[Haskell-cafe] [Newbie] Quest for inheritance

Cédric Paternotte cpaternotte at gmail.com
Mon Jun 6 06:52:25 EDT 2005

Hi Gracjan,

On 6/5/05, Gracjan Polak <gracjan at acchsh.com> wrote:
> First of all, in Haskell there will be strict separation between
> interfaces and data, so almost every method will be declared twice. This
> is not so strange to anybody programing in Java, but for C++ programmers
> can be. Inheritance relation is specified after data. There is also
> separation between two concepts: what interfaces each piece of data
> implements and which intefaces given interface inherits. So:

I don't mind declaring functions headers more than once as long as I
don't have to do it with their body.

> {-# OPTIONS -fglasgow-exts -fallow-undecidable-instances #-}
> module Main where
> -- general inheritance relation
> class Inherits b x where
>      get_super :: x -> b
> -- declare interface with one method
> class IA a where
>      get_a :: a -> Int
> -- define data with one field
> data DA = DA { da_field :: Int }
> -- say how data DA conforms to interface IA
> instance IA DA where
>      get_a x = da_field x
> -- declare some other interface IB
> -- note: IB is unrelated to IA
> class IB a where
>      get_b :: a -> String
> -- data that inherits fields of DA and adds one another field
> data DB = DB { db_super :: DA, db_field :: String }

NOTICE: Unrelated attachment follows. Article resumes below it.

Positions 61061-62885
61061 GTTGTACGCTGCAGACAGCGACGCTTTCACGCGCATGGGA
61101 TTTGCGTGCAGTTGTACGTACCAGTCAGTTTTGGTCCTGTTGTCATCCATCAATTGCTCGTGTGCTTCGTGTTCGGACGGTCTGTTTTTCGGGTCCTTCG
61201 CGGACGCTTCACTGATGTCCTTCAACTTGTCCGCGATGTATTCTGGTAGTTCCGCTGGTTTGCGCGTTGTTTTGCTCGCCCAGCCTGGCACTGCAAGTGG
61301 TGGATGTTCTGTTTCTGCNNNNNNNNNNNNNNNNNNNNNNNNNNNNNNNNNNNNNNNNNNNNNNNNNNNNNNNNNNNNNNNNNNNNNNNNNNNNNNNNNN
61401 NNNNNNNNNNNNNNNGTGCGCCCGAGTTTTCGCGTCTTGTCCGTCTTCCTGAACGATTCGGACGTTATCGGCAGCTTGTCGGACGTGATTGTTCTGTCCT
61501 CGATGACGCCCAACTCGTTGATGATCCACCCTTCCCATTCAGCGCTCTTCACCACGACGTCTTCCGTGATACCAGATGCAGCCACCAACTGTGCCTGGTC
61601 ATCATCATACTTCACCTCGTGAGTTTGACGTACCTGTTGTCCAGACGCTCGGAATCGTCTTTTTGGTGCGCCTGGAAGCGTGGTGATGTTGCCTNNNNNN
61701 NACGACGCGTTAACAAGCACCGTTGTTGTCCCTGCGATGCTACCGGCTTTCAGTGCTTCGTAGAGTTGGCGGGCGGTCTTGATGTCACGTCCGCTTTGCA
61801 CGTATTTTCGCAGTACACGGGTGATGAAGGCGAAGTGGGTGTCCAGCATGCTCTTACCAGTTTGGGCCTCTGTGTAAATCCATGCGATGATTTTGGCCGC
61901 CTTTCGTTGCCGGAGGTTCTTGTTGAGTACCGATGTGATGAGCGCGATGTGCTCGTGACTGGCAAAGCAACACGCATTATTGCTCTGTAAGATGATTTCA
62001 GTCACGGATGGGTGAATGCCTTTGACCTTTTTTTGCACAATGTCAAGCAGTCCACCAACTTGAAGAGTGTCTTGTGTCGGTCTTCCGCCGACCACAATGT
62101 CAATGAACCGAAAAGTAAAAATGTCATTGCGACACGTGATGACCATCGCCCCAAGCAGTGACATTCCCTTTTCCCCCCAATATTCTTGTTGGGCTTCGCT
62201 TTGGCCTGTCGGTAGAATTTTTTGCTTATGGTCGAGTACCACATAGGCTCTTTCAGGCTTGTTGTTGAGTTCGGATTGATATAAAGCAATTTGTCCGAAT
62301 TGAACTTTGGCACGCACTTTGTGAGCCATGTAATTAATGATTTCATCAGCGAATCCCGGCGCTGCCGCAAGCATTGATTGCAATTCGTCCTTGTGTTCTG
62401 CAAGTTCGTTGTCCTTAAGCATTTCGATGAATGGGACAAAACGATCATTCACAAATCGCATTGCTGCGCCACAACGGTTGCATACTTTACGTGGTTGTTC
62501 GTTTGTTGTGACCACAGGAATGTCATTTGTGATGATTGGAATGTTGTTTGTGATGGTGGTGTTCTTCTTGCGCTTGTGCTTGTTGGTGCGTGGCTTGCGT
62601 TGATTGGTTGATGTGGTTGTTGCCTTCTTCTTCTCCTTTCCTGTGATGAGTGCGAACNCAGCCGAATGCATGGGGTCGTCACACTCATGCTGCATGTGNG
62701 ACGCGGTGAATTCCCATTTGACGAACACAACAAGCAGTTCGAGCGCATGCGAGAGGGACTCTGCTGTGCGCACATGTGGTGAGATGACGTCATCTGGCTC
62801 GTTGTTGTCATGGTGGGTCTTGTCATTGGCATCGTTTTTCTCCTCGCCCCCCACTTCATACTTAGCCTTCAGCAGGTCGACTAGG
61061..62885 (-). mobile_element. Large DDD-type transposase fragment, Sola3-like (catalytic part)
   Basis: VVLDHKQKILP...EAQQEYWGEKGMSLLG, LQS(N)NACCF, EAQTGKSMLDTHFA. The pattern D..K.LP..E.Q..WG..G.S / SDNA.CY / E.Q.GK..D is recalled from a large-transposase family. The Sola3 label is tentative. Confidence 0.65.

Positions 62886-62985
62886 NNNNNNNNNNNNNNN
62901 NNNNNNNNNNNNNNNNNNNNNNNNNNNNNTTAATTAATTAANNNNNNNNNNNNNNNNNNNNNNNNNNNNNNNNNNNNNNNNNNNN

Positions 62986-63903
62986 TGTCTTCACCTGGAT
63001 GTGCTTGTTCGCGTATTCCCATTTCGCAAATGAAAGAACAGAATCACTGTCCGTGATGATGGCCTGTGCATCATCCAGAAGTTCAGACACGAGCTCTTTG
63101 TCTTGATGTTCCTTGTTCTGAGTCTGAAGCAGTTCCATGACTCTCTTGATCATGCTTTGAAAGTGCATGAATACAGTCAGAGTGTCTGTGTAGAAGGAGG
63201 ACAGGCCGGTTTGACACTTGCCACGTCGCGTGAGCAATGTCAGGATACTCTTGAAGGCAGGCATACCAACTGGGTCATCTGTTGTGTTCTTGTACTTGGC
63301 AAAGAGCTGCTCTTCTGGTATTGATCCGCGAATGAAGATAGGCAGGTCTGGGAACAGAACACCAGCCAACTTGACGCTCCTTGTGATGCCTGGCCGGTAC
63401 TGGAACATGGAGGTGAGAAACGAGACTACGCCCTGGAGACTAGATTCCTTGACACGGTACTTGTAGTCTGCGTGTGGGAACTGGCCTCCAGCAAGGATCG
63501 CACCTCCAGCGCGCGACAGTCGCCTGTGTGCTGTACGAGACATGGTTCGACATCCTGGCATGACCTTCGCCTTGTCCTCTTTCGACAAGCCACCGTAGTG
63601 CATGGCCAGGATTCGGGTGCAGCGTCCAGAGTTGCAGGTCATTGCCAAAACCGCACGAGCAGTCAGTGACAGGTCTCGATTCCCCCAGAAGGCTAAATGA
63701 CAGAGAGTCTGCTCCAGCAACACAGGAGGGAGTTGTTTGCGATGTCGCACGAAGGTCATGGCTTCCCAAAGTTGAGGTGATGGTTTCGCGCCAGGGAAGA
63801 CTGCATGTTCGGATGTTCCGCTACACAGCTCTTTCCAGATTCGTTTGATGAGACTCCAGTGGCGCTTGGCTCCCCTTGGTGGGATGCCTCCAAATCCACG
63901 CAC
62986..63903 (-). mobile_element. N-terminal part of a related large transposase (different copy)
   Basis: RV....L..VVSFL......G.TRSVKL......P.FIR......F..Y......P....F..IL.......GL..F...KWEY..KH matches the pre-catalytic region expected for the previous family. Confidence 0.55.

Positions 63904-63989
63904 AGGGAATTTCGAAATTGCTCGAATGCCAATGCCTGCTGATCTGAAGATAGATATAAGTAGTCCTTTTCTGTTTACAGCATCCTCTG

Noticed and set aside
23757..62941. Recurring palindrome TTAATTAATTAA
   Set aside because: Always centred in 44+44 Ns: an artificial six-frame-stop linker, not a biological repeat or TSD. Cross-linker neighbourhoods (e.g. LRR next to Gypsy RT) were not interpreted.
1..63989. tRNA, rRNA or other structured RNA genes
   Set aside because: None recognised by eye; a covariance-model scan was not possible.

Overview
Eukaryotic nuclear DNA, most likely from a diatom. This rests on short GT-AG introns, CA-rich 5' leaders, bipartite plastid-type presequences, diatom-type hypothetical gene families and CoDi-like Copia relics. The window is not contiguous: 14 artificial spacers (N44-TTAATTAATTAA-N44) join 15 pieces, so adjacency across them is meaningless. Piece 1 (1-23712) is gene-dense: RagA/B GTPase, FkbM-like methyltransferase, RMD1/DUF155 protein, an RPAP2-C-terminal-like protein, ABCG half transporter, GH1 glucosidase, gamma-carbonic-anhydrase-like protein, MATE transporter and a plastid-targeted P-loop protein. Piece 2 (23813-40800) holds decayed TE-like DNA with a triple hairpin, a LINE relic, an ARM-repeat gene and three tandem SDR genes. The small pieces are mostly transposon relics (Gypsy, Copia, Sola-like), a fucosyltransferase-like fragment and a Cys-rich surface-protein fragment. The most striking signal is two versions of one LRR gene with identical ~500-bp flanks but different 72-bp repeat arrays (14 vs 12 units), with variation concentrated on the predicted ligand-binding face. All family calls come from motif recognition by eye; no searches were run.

> -- DB inherits fields and methods of DA
> instance Inherits DA DB where
>      get_super x = db_super x
> -- data DB implements interface IB
> instance IB DB where
>      get_b x = db_field x
> -- some other random data
> data DC = DC { dc_super :: DA }
> -- DC implements interface IB
> instance IB DC where
>      get_b x = show (get_a x)
> -- and inherits DA
> instance Inherits DA DC where
>      get_super x = dc_super x
> -- now the tricky part: state that every data x inheriting DA
> -- implements all interfaces of DA (repeat for each interface)
> instance (Inherits DA x) => IA x where
>      get_a w = da_field (get_super w)

This is smart. So I understand the point of this part is to forward
the "function call" to the parent (through get_super). All you have to
do is to define these forwards in each inheriting data.

Does it also mean that, in each inheriting data, you have to define
these forwards to all your parents (meaning not only to the one just
above, but all of them) ? In other words if I was to define a data DD
which inherits from DB (and thus also from DA), will I have to define
forwards for both get_a and get_b ? If not, how would you declare it ?

> As you see there is much more writting as in Java. But this gives better
> control over inheritance and subsumption because everything must be
> stated explicitly. Multiple inheritance is allowed :) Also it is
> "private inheritance" (as in C++) by default.

I think I like this way of dealing with inheritance. There's a bit
more typing indeed and it's kind of limited but it has the advantage
of being relativily simple to put in action.
What I really like with this is that you can come up with new data
types inheriting DA without having to change anything in the
declaration of DA.

I guess you'd just better avoid having too many levels of hierarchy as
it tends to get more and more verbose ;)


More information about the Haskell-Cafe mailing list